11. Helen York says:

    Have nearly finished your wonderful book, I really want it to go on forever . Thank you for bringing back memories of a special time. I understand there is to be a film, have you any idea of when that might be? Best wishes, Helen

  12. Natasha Solomons says:

    Thanks Helen… I’m so glad you enjoyed it. Yes, Mr S and I are working on the screenplay at the moment. Movies always take a while though…

  13. Marcel Ladenheim says:

    Just finished your book.
    You have a great future, very sensitive and well written.
    Marcel Ladenheim ( Holocaust survivor from France)

  14. reiko says:

    Hi, Natasha!
    I just read your “Mr. Rosenblum’s List” and so be touched.
    Little sad and warm and wonderful book.
    Especially, your description of landscape of Pursebury Ash is wunderbar.
    I feel your whole lotta love for Dorset.
    (from Japan)

  15. Natasha Solomons says:

    Dear Marcel,

    I’m really touched that you enjoyed the book. It means a great deal to me. Thanks for taking the time to comment.


  16. Natasha Solomons says:

    Thanks Reiko! So glad you enjoyed it… I love that Jack and Sadie have found their way to Japan.

  17. Lesley Cully says:

    I love reading books but rarely am I moved to want to contact the author (actually the only other time was when I read the book by John McCarthy and Jill Morrell about 20 years ago!)
    I read your book only because my book club chose it – I am now ashamed to admit to you I would never have picked it myself but I’m so very glad I was wrong – I can’t tell you how much I enjoyed it and I have cried – both over the story and the knowledge I was nearly finished.
    Very few books weave a tale as beautifully as you – and also very few manage to end in such a wonderful, satisfying way.
    So, thank you Ms Solomons, I am a new fan and I wish you continued success in your writing career and may it be a long one

  18. Christina Rhys says:

    Dear Natasha

    Just to add my thanks for your wonderful book. I took it away with me this summer and couldn’t put it down…thankyou! Looking forward very much to the next one.

    Best wishes


  19. Stéphanie says:

    Magnificent book ! Bought it in Antwerp, Belgium, in English, and immediately read it from A-Z ! I have recommended it on my Facebook webpage !

  20. Meredith says:

    I just finished your book and absolutely loved it! One question – why was it given a different title in the U.S.? I much prefer the original title (and, yes, I live in the U.S.)

    Thank you for sharing the story of your grandfather’s name change. My family left Eastern Europe pre-WW I, and we also have stories of names changes (ones that made less sense).

  21. Natasha Solomons says:

    Hi Lesley,

    Thanks so much — I’m so glad that you enjoyed Mr R — and that your book club did too. Thanks for getting in touch.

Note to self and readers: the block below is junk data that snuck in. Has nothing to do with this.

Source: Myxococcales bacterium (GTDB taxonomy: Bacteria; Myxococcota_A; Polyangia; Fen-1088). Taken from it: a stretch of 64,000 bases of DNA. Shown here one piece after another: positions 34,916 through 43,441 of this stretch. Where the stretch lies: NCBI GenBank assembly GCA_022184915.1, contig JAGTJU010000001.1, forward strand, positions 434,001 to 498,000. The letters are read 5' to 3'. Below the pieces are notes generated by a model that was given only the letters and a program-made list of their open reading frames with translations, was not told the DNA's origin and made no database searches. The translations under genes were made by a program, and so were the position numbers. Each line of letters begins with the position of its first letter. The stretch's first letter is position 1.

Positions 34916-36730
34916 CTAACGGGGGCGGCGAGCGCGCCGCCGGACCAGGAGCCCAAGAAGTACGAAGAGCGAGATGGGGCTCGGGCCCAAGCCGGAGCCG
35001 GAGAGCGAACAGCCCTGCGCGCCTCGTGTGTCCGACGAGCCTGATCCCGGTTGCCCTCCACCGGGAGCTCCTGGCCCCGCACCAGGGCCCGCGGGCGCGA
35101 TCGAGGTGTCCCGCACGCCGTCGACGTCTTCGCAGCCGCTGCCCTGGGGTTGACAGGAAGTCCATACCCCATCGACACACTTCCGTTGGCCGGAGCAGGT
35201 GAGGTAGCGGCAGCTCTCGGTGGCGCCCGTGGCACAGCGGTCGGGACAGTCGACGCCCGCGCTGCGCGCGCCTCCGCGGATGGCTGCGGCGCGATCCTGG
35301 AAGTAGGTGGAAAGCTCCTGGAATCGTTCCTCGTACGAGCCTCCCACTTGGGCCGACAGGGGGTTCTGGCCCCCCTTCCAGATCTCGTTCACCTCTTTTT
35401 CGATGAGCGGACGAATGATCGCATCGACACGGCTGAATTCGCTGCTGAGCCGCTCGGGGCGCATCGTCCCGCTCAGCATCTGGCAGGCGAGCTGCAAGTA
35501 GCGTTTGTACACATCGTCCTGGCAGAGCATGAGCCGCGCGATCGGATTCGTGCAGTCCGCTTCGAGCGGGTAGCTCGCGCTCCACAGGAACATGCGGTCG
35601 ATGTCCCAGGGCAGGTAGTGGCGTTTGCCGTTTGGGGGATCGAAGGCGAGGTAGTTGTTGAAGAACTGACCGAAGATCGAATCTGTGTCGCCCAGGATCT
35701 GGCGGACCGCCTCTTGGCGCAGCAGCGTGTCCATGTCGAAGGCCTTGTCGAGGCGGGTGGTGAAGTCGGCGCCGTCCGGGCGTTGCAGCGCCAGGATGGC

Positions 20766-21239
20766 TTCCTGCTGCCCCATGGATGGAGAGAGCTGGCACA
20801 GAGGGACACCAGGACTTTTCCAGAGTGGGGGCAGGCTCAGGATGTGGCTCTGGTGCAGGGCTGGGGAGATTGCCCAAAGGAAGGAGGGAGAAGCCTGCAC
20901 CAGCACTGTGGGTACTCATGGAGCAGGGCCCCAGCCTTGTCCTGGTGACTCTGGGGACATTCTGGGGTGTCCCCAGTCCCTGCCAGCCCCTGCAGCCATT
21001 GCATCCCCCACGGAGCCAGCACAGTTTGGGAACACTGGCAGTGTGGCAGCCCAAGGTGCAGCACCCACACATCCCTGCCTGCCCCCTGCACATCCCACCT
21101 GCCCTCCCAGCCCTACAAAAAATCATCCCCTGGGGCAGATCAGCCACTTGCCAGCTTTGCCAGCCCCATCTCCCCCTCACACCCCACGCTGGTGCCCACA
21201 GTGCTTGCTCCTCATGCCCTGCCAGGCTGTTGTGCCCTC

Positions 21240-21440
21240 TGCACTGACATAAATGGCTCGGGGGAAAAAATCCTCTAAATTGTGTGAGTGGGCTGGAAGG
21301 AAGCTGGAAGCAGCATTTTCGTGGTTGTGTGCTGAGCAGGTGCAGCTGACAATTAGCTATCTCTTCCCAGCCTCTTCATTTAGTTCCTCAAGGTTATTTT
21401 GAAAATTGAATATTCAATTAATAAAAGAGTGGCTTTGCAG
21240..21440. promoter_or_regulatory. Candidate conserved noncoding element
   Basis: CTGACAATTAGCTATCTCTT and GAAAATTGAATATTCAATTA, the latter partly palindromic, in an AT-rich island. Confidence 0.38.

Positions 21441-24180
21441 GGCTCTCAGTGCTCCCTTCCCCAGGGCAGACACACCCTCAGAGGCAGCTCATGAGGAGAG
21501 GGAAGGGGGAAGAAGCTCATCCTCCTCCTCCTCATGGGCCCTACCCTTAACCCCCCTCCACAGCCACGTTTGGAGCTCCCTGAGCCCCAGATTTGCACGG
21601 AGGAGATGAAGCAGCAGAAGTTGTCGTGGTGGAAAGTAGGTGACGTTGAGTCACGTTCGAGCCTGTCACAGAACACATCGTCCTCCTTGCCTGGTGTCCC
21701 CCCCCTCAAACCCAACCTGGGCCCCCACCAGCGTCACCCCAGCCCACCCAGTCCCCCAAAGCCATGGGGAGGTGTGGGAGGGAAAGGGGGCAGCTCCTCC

22. Natasha Solomons says:

    Thanks Christina! So glad you enjoyed it.


  23. Natasha Solomons says:

    Thanks Stephanie! So glad Jack is finding friends abroad…

  24. Natasha Solomons says:

    Hi Meredith,

    So glad you enjoyed the book!

    Here is a blog post about the title change:

  25. Carolin says:

    I bought your book 2 weeks ago. The first reason was the layout, I like these kind of books of old fashion style. In the bookstore they said that the inside is also cute. And now my problem, what can I do, when I´ll finished reading.

    Many greats from germany (the land of complicating.


  26. Monica Borrin Flint says:

    My dear Natasha,
    I have just finished reading, through tears, your wonderful, magical novel based on the lives of your grandparents, “Mr Rosenblum Dreams in English”
    A little like Sadie, perhaps, I am overwhelmed when I contemplate writing the lives of my parents who arrived in the UK after a very adventurous war. Their journey started in Poland where they were married in May 1939 and brought them via Russian prison camp, Italy, Egypt, Israel-Palestine, the Polish-British army…finally to Liverpool.
    I wonder how you were able to distil all your myriad of memories and impressions into this cohesive and enchanting story…my warmest congratulations!
    My sister and I were born in England in the late ’40s & early ’50s, and grew up in the London suburbs. Your descriptions of the pride in being British, the desire to blend in, the English countryside, folklore, memories of those left behind…are wise, true…bewitching. Since I live now in the USA (my family & I have been here 22 years) the mood of nostalgia & memory that you create is compounded by my distance from home.
    Thank you for a most wonderful novel, which made me both laugh & cry … is their a higher accolade? Looking forward so much to reading your next…
    Warmest greetings,